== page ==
"Ah, no. Wait a minute." He caught her wrist. "That's your father in there. You haven't seen him in how many years, and you're not even going to speak to him?"

"That's right."

"You're not even curious about what he wants? Why he's here to see you?"

"After twenty years," she answered, "I don't care."

She was firm, she was resolute, and he could see she was about to cry. He put an arm around her shoulders and walked with her down the corridor.

"Now, I agree," he said, "that this is a bloody awful thing to do. Showing up at your business under an assumed name." They turned the corner and walked past the elevators. "Why don't we do this then? You come back and sit in your office. Have a cup of coffee, eat a doughnut, listen to the radio. Eh? And I'll find out what the bugger wants. Then, if you want to talk to him, you can. Or I'll give him the boot. Okay?"

They had made the circuit of the corridor and arrived again at the agency. She hesitated in front of the door, leaning against him, then suddenly straightened.

"Okay," she said. "I'll wait. You talk to him; I won't. That's it."

"Okay. Good girl." He sat her down behind her desk and poured out a cup of coffee. "There we are. Put your feet up. Look out the window. Be back straightaway with a full report."

Mr. Smith -- that is, Mr. Holt -- was pacing nervously. Remington offered a cool smile and closed the door.

"I'm afraid Mrs. Steele isn't seeing any clients this morning -- Mr. Smith."

"I see." Her father looked up. "I didn't know she was married."

"There's probably a bloody lot you don't know," said Remington. "Magna cum laude, Stanford, Class of '78. Fell from a fifth floor balcony once, and survived with hardly a scratch. Put away any number of psychopathic criminals, solved innumerable crimes. Met a young man once, shady past." His eyes were intense, his gaze unyielding. "Set him back on the straight and narrow with nothing more than her example and her friendship. The moral backbone of her family."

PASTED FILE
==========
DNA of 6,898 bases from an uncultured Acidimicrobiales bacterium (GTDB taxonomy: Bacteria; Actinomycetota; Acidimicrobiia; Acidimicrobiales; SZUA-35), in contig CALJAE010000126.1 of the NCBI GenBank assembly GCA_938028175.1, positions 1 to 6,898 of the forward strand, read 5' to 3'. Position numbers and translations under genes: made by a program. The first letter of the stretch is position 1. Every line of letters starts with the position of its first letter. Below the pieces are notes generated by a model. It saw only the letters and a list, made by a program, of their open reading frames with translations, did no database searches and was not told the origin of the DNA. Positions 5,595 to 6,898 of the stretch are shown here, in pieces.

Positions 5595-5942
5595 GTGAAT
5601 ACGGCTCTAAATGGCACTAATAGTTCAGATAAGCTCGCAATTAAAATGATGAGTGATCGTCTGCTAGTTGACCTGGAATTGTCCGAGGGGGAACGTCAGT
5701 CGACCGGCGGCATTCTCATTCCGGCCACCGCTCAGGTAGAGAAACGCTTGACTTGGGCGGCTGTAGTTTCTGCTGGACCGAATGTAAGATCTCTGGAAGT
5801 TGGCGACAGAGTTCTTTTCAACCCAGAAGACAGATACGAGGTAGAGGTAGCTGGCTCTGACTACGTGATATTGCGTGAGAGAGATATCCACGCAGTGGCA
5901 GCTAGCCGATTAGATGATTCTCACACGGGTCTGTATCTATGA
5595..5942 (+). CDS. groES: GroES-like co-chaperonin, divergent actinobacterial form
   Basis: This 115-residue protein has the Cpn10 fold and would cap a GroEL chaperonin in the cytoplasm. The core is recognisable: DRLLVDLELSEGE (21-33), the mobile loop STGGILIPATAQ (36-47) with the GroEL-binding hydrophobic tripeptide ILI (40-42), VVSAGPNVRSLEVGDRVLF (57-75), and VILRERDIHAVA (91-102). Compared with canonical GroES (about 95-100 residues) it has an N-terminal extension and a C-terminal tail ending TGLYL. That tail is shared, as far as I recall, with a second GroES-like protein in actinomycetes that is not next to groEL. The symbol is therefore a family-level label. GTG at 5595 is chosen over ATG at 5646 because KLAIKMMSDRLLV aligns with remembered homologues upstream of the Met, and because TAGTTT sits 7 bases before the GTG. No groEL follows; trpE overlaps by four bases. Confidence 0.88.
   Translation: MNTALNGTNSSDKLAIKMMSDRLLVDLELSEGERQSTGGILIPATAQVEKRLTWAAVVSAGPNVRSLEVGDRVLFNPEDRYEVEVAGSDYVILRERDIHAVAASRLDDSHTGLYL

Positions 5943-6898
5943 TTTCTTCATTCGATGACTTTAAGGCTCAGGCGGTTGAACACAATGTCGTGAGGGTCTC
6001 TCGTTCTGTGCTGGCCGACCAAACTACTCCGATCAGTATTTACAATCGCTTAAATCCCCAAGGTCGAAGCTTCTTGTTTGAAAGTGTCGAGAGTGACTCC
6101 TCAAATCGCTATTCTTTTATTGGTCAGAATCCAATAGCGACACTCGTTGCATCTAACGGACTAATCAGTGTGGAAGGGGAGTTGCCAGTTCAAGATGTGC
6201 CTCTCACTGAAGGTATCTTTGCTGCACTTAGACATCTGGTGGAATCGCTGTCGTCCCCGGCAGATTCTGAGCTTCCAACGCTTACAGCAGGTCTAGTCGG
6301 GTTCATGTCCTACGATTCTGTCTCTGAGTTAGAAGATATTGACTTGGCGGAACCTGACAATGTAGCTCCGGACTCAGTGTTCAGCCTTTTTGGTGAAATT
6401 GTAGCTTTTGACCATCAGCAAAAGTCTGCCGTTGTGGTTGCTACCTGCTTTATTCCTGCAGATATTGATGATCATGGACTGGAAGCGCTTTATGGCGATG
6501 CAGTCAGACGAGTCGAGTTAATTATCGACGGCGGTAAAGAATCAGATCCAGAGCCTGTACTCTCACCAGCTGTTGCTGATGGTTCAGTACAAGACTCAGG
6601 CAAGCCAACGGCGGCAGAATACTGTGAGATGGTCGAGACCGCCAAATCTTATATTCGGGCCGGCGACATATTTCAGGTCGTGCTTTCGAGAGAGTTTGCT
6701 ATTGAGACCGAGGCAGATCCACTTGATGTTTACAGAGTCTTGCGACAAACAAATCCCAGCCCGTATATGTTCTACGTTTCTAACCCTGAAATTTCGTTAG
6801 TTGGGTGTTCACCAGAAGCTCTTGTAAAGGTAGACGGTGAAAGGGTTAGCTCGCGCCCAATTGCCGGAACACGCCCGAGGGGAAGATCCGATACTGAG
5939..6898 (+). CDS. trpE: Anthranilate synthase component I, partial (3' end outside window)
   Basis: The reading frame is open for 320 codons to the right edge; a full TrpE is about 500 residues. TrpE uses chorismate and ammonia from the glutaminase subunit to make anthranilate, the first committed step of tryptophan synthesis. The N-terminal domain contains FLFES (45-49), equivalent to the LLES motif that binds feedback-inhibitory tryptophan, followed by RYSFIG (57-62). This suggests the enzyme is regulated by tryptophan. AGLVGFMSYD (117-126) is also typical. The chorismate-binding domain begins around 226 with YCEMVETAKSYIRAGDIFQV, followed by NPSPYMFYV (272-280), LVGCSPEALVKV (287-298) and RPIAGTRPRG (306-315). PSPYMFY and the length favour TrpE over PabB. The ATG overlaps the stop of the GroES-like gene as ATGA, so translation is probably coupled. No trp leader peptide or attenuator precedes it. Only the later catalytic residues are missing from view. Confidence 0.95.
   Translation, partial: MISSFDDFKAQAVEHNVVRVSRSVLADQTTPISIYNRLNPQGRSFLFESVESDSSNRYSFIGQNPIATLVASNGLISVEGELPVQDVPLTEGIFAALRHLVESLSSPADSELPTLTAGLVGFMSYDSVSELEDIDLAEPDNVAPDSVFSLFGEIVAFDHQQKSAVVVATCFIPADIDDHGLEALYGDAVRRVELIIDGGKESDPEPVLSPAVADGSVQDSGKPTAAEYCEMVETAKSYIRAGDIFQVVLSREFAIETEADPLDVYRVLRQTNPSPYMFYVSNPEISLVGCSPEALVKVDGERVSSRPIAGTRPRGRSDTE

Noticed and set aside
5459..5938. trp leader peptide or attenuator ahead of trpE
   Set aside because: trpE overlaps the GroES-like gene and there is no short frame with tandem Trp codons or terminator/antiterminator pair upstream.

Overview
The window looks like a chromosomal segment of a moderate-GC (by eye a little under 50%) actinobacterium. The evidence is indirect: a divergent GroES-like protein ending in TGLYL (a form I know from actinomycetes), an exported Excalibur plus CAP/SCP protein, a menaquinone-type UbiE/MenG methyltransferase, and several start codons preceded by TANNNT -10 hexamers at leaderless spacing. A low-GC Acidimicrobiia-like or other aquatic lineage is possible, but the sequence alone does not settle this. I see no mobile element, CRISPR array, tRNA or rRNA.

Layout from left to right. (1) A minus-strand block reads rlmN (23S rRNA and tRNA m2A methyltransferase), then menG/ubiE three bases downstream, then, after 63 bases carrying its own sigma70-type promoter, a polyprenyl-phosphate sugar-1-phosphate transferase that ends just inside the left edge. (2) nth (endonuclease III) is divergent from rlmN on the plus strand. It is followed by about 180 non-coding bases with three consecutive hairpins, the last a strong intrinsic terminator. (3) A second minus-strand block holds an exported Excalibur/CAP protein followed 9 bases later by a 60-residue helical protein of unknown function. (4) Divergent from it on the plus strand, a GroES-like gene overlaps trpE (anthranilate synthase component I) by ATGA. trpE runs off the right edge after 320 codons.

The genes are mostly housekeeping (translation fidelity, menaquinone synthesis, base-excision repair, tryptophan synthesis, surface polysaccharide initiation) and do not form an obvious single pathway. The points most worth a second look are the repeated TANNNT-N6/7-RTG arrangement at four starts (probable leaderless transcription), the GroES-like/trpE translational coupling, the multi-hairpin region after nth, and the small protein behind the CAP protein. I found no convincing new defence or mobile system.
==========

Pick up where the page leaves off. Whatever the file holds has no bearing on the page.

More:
"All right," said Mr. Holt. "You've got me. I don't know anything except she works here. A friend told me."

"What sort of friend is that, eh? Sending you here with no warning."

"Friend of mine," Holt corrected. "Saw her picture in the paper and sent it to me."

"That's too bad. Apparently, she doesn't want to be seen."

"Tell her I want to talk to her," said Laura's father. "That's all I ask."

"What about when she wanted to talk to you, eh?" Remington demanded, just warming up. "All those years, growing up, wondering why you didn't come back. That sort of thing has a real effect on a girl. She starts looking at everybody: Is he going to leave? Will he vanish without a trace? Is he going to walk out that door? You set an example, mate, and not a good one. 'Tisn't a pretty thing, being left."

"I didn't leave her," protested Mr. Holt. "I left her mother."

"A pretty fine distinction for a 16 year old to make, especially when it's the father she worshipped, adored, who disappears."

"Disappeared is a harsh word," said Mr. Holt. "I said good-bye."

"Most people know the difference between a Saturday afternoon good-bye, and one that lasts twenty years."

"Her mother and I - It was better this way."

Contempt rose in Steele until it threatened to blind him. "I'm not interested in your troubles with Abigail. That's none of my affair. What concerns me is Laura, and why you've come crashing in on her after all these years. What's your motive, eh? Flat broke, are you? Need a few dollars? Fine. Name your price." He took out his wallet. "Couple hundred to crawl back into your hole? But there's a string attached. You tell me what made you leave your children. You tell me why you couldn't send a card or a letter or make a phone call to your daughters in all these years."

Mr. Holt stared at him, flushed.

"I can't," he said finally.

"You can't," Remington repeated, his patience at an end. "Well, then--"

The door from Laura's office swung open. Her husband turn, startled.

She walked up to her father. "I don't want to see you. I don't want to talk to you," she said. "Is that clear enough?"